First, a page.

How interest rates and inflation could affect the federal election in 2022


There’s one thing Prime Minister Scott Morrison has very little control over – and it’s probably the very thing that seals his fate.

For more than 25 years, the Coalition’s claims about its superior skills in economic management have been the key to the electoral fortunes of liberals and nationals.

During the Howard years of 1996 to 2007, a key part of this platform was that a Liberal government would offer low interest rates.

As the 1996 federal election approached, then Opposition Leader John Howard released the Coalition’s housing policy, which opened with the following phrase: “A Liberal and National Government operate a well-run economy and offer low interest rates. ”

Australians had seen their interest rates rise to over 17 percent by the end of the 1980s, so the promise of lower rates turned out to be part of a long-term recipe for the country’s electoral success. Liberal Party.

During the 2004 campaign, in particular, Howard placed great emphasis on the narrative of falling interest rates and once again played a role in the Coalition’s return to power.

But during the 2007 election campaign, interest rates proved to be a detriment to the Coalition’s political fortunes rather than the advantage they had previously been.

Then, just over two weeks before the nation went to the polls, the RBA raised interest rates during an election campaign for the first time in its history.

It was a blow to the Coalition, which was already lagging behind in the polls. In the days that followed, Howard spoke out on the matter at a press conference.

“I would say to borrowers in this country who are affected by this change, that I am sorry,” said Howard. “I regret the additional burden that will be placed on them as a result. “

Could history repeat itself?

As time is running out until a possible final federal election date of May 21, 2022, suddenly Prime Minister Scott Morrison could face the same challenge as John Howard – a rate hike during an election campaign .

Since the Coalition’s return to power in September 2013, interest rates have followed only one path: down.

When Tony Abbott defeated Kevin Rudd in the 2013 election, the RBA’s cash rate was 2.5%. Today it is 0.1 percent.

But if the interest rate futures markets are right, it may not be for very long.

Currently, interest rate futures provide for a full rate hike of 0.25% for the July RBA meeting, less than two months after the last possible election date of May 21.

It comes amid a rapidly changing interest rate story emanating from the global rate regulator, the US Federal Reserve. In the minutes of their December 14 and 15 political meeting, officials noted that it may become justified to raise interest rates sooner than expected.

Interest rate futures are now anticipating a more than 75 percent chance of a March rate hike by the Fed, including a 4.1 percent hike from a 0.5 percent hike. hundred.

After no hike in interest rates for more than 11 years, a rate hike may prove to be a shock to the electorate, especially given the remaining economic uncertainties resulting from the pandemic.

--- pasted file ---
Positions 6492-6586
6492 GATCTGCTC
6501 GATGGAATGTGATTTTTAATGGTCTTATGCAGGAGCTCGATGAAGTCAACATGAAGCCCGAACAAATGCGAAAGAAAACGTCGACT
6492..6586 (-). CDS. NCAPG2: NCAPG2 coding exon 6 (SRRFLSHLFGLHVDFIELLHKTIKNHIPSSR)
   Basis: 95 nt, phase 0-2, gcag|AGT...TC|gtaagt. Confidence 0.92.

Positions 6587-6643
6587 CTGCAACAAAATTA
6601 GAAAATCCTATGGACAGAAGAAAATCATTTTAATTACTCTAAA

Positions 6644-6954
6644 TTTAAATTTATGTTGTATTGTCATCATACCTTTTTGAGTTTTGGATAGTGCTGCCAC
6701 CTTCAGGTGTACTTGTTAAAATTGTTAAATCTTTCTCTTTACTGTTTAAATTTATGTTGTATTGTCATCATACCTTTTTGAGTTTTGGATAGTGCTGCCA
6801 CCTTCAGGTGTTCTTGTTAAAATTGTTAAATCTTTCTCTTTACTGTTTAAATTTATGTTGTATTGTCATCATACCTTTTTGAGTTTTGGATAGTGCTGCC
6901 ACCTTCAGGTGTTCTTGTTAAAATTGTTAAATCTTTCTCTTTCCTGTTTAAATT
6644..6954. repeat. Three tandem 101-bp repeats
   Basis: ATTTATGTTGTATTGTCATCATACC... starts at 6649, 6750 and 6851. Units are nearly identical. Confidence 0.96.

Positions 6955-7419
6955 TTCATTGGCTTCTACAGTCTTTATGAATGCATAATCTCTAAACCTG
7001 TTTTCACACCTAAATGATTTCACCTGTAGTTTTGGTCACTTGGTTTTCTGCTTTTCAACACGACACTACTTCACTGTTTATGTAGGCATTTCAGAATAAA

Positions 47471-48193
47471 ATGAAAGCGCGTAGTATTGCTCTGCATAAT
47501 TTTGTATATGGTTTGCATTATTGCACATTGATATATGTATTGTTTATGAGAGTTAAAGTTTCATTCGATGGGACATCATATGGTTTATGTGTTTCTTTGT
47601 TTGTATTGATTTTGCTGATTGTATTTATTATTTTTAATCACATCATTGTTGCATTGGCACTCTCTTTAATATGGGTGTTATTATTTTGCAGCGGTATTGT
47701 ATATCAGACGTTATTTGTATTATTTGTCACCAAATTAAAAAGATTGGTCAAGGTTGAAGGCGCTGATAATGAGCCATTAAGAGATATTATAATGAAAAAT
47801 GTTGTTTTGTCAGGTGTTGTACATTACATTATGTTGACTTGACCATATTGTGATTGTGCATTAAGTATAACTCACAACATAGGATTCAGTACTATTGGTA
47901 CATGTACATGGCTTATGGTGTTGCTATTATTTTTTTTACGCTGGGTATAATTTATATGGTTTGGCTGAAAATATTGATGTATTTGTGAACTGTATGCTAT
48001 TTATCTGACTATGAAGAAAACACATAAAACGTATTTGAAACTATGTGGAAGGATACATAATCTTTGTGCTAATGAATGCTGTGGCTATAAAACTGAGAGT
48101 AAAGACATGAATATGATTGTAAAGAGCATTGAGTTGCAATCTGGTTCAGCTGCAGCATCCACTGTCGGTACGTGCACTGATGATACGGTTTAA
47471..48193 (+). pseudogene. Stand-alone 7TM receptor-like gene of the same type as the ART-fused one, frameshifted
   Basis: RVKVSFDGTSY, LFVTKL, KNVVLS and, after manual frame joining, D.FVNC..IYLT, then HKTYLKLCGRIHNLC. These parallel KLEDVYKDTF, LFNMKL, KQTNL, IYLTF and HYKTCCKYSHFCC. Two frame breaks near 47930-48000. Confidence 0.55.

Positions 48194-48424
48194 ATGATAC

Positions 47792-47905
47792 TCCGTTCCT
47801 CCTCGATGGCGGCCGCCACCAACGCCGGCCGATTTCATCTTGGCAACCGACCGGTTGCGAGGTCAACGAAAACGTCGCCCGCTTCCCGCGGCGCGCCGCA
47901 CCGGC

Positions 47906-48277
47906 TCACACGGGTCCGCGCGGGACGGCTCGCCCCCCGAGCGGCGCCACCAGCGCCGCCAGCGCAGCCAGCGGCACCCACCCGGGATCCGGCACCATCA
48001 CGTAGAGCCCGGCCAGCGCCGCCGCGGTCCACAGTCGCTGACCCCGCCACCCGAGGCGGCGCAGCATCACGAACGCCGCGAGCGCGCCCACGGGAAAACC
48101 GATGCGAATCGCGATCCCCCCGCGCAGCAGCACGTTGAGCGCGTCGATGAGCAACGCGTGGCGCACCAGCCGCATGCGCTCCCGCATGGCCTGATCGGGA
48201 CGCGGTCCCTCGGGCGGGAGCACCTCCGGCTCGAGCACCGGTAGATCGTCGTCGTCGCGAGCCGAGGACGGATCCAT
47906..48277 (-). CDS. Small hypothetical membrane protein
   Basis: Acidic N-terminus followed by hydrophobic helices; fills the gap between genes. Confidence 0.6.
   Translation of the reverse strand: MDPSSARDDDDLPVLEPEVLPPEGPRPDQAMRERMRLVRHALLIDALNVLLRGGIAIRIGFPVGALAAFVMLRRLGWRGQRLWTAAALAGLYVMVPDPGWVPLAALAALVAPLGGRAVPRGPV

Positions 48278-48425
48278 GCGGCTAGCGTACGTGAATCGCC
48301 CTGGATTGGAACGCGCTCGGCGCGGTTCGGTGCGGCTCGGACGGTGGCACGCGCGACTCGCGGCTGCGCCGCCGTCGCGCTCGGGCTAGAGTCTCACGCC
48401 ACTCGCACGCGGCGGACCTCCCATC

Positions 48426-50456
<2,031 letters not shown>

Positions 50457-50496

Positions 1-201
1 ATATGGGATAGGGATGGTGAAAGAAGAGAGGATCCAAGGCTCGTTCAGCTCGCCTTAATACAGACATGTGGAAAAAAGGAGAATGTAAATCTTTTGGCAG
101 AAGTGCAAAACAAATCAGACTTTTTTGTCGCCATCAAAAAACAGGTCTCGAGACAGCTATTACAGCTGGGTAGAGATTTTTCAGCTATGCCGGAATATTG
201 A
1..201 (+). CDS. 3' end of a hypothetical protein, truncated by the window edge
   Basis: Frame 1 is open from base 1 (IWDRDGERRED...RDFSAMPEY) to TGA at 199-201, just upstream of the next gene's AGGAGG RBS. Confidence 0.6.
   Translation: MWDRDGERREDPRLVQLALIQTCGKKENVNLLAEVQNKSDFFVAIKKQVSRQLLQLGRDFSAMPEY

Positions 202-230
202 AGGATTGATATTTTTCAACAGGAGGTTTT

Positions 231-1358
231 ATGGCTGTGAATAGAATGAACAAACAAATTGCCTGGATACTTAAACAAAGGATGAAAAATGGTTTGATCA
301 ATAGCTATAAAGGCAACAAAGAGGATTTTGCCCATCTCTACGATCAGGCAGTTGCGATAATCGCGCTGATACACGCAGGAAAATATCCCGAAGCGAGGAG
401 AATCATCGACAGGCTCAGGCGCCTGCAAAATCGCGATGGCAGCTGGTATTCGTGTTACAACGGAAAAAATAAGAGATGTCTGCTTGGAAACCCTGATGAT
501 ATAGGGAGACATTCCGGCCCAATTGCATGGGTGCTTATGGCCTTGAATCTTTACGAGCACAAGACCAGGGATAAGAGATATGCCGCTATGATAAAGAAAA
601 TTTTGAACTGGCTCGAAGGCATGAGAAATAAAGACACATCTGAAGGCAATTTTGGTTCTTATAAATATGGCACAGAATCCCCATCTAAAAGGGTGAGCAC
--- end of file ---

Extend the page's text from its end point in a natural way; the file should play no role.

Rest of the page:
The impact on households

When the RBA hiked rates during the 2007 election campaign, the spot rate stood at 6.5 percent. So when the RBA raised its rates 0.25 percent, the impact was not particularly damaging or unusual.

Based on the standard variable rate at the time, interest charges only rose 3.2% for the average mortgage holder.

With rates much lower this time around, a 0.25% rate hike would result in an 8.25% increase in interest payments for the average household.

But there’s also the psychological impact of rising rates, especially for homebuyers who have recently staked everything on a mortgage to secure housing in today’s rapidly appreciating market.

Many recent buyers have been prompted to pull the trigger on a real estate transaction by the Reserve Bank’s continued insistence that rates not rise for at least three years.

If this turns out to be spectacularly wrong, as global inflationary pressures impact bank funding costs, some mortgage holders might find themselves quite shocked at the unexpected blow to their household budgets and perhaps even look someone to blame.

While the federal government is not responsible for monetary policy and interest rate setting, that has not stopped it from facing anger at rising rates in the past or promising that rates will would be lower under their leadership.

Go forward

Whether or not interest rates will rise will likely remain a matter of debate until the RBA finally pulls the trigger.

As the market anticipates an aggressive cycle of rate hikes of three 0.25% hikes by the end of the year, it has often been wrong about the direction of interest rates before.

Before the pandemic, Australia had already bet the farm on rising house prices and since then we have bet everything except the kitchen sink.

But if rates rose for the first time in more than a decade, even after repeated promises from the RBA, that they wouldn’t until at least 2024, who exactly will the anger be against?

In 2007, it was John Howard, as a hike in campaign rates made an already difficult battle even more difficult and contributed to one of the Coalition’s worst election defeats in recent memory.

Ultimately, there are a lot of ifs and buts that have to go a certain way for a May 2022 rate hike to happen, but if they do, it could make the battle of the coalition to win the elections even more difficult.

Tarric Brooker is a freelance journalist and social commentator | @AvidCommenter

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